# SOLVED (Crappy ATI): varing variables in GLSL

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EDIT: I posted my solution as post#11 Hello - I'm pretty new to pixel shaders and have been having some troubles lately. All I'm trying to do is shade a sphere but I can only seem to get it to 'work' in a hacked-up-way. I think I've tracked down the problem to the normals being used. So if I do something like this in the vertex shader:
varying vec3 n

void main (void)
{
n = gl_Normal;
gl_Position = ftransform();
}


and use that variable 'n' in the fragment shader it appears to be wrong. However, if I use a uniform variable in the fragment shader and set my normal manually on a per face basis, it looks correct. (So I do something like this in the program):
while(vertices to render)
{
glUniform3fARB(my_normal, nx,ny,nz);
/*glNormal3f(nx,ny,nz);*.

glBegin(GL_TRIANGLES)

glVertex3f()...glVertex3f()...glVertex3f()

glEnd()
}


and then access the my_normal variable in the fragment shader in place of the normal specified via glNormal3f it shades correctly. So I'm wondering, how does the varying variable work? I have an idea of how it works, but I'm thinking I must be wrong because otherwise my shader would work. If I set a varying variable to 0.0 for the vertices in the vertex shader, will it always be 0.0 in the fragment shader? Also, does the varying variable interpolate on a per triangle basis? Thanks --Andrew [Edited by - Assembler015 on November 13, 2005 12:47:31 PM]

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You forget to transform your normal in the vertex shader. You transform the position, but not the normal:
void main (void){    n = gl_Normal;    gl_Position = ftransform();}

void main (void){    n = gl_NormalMatrix * gl_Normal;    gl_Position = ftransform();}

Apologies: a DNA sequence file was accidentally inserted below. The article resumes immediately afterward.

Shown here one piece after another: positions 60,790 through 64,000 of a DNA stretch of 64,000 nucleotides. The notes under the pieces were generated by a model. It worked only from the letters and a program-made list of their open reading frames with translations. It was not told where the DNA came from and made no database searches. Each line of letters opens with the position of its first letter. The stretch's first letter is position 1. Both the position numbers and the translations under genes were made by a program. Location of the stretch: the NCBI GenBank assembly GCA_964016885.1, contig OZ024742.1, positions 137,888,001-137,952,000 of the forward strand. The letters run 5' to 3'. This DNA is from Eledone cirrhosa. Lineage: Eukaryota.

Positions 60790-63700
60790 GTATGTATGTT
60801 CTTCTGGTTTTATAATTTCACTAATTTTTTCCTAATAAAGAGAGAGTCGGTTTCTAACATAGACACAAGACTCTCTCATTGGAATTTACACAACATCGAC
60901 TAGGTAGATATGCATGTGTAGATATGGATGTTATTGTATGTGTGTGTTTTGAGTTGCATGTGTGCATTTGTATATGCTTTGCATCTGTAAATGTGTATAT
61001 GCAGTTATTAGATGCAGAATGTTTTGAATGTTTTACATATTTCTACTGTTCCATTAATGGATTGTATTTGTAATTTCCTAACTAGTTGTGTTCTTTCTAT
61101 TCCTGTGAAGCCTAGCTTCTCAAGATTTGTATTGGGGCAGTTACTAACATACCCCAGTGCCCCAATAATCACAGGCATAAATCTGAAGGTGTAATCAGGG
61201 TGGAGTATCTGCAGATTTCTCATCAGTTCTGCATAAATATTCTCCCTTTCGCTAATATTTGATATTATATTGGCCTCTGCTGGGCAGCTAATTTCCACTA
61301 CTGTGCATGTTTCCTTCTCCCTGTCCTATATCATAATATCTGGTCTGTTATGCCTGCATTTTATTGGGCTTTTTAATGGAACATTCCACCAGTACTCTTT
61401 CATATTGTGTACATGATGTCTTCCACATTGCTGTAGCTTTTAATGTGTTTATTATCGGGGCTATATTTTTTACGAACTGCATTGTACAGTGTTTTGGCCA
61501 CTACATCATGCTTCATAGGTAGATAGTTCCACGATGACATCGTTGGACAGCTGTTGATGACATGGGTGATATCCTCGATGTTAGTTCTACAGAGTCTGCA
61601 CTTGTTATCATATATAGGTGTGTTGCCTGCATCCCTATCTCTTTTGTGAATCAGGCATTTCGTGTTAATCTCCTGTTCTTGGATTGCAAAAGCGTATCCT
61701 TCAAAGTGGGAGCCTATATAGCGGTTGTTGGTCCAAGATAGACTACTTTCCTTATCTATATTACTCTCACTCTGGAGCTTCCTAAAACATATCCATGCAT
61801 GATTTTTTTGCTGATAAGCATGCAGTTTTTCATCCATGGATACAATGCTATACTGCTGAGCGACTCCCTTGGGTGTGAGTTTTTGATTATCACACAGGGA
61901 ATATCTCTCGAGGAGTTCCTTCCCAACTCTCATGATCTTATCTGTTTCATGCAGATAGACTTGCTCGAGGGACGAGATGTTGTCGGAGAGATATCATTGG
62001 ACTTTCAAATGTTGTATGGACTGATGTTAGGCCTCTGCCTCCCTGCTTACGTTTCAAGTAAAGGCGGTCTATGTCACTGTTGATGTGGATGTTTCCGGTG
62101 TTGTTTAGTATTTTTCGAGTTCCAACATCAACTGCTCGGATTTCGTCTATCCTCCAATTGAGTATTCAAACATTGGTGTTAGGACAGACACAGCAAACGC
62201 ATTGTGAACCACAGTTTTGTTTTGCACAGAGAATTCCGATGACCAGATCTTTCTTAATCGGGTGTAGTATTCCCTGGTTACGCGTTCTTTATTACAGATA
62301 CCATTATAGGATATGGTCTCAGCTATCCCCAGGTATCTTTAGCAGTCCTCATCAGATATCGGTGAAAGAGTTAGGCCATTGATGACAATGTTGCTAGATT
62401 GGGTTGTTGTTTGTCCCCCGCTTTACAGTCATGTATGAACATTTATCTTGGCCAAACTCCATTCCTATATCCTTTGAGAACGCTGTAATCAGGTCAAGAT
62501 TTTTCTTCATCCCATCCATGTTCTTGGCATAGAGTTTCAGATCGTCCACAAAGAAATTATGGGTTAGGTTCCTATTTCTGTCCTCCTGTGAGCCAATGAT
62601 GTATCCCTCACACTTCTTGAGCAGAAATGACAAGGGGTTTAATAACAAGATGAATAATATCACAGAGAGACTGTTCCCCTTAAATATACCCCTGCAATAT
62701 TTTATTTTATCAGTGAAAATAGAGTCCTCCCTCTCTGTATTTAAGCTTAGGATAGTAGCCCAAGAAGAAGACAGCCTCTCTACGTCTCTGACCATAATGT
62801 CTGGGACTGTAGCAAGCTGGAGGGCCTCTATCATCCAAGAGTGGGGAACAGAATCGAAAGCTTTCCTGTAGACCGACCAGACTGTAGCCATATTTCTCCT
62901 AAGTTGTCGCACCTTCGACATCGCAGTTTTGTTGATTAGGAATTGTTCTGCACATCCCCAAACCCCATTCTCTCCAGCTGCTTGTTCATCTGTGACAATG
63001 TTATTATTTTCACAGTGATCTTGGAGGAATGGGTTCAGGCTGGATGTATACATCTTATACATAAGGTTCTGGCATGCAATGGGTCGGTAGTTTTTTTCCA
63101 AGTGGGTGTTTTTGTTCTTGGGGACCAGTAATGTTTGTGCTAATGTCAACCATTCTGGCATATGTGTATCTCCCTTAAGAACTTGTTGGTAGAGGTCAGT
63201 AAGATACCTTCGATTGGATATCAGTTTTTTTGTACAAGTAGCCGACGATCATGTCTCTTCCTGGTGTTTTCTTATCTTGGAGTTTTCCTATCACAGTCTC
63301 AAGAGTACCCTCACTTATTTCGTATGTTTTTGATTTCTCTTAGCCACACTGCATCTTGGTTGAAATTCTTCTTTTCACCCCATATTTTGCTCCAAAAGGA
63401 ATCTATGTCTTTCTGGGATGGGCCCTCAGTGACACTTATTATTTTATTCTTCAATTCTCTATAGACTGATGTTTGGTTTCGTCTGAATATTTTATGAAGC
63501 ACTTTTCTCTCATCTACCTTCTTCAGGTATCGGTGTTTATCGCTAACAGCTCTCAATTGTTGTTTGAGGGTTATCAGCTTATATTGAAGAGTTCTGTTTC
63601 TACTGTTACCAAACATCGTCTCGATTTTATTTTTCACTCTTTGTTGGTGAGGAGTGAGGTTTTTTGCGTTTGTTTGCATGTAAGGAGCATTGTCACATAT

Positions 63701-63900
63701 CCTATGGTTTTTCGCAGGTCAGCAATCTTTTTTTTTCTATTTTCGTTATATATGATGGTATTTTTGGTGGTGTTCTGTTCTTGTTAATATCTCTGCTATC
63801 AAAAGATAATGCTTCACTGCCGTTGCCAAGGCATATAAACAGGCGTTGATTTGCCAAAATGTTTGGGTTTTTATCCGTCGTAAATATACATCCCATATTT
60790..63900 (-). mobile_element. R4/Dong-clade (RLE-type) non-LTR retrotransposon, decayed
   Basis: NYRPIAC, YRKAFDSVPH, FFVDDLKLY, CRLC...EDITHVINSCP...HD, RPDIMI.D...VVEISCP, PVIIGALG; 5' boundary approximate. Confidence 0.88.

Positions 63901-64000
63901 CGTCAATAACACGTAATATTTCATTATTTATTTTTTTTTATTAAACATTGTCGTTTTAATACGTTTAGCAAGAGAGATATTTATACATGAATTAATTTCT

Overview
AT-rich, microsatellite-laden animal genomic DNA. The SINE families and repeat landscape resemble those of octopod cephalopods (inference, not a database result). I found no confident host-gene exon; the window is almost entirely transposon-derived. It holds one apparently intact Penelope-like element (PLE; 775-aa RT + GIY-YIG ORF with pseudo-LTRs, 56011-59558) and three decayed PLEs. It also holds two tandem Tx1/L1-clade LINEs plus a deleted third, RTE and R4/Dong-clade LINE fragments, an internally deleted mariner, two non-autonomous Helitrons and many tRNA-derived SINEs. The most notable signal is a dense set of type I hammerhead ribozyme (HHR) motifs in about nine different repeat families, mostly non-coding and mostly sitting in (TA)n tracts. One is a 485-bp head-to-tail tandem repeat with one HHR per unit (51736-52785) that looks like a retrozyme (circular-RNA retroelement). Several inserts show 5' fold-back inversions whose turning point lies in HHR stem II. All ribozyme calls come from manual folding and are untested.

fttransform() does the following calculation: gl_ModelViewProjectionMatrix * gl_Vertex. The reason that there is a special function for it is to ensure compability with fixed-function hardware. It will probably be the same result on your machine.

EDIT: oh, btw, gl_NormalMatrix is the transpose of the inverse of the upper 3x3 bit of gl_ModelViewMatrix (Phew!). Some more info here...

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I've tried multiplying by the normal matrix as well with no success. I must be doing something obviously wrong...I just tried this test program and the results weren't what I expected...

varying vec3 n;void main (){    n = vec3(0,0,0);    gl_Position = ftransform();}

varying vec3 n;void main (){    if(n.x == 0.0 && n.y == 0.0 && n.z == 0.0)        gl_FragColor = vec4(1,0,0,1);    else        gl_FragColor = vec4(0,1,0,1);}

I expected my model to always be red, but it's not. It's solid green and periodically it flashed red.

Does that make sense? :-/

--Andrew

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in the shader if u use gl_Normal then this reads whatever the current normal is
ie glNormal3fv( normal );
it doesnt take a uniform as input like youre doing

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Quote:
 Original post by zedzeekin the shader if u use gl_Normal then this reads whatever the current normal isie glNormal3fv( normal );it doesnt take a uniform as input like youre doing

I was only using the uniform as a test. I would set a uniform to the normal vector *instead of* calling glNormal3f and using gl_Normal in the shader.

However, it is looking like it is the varying variable that are causing the problem. I thought I understood them but I guess I don't. For instance...

If I do..

varying vec3 n;void main (void){    n = vec3(0, 0, 0);    gl_Position = ftransform();}

and

varying vec3 n;void main (void){    if(n.x == 0.0 && n.y == 0.0 && n.z == 0.0)        gl_FragColor = vec4(1,0,0,1);    else        gl_FragColor = vec4(0,1,0,1);}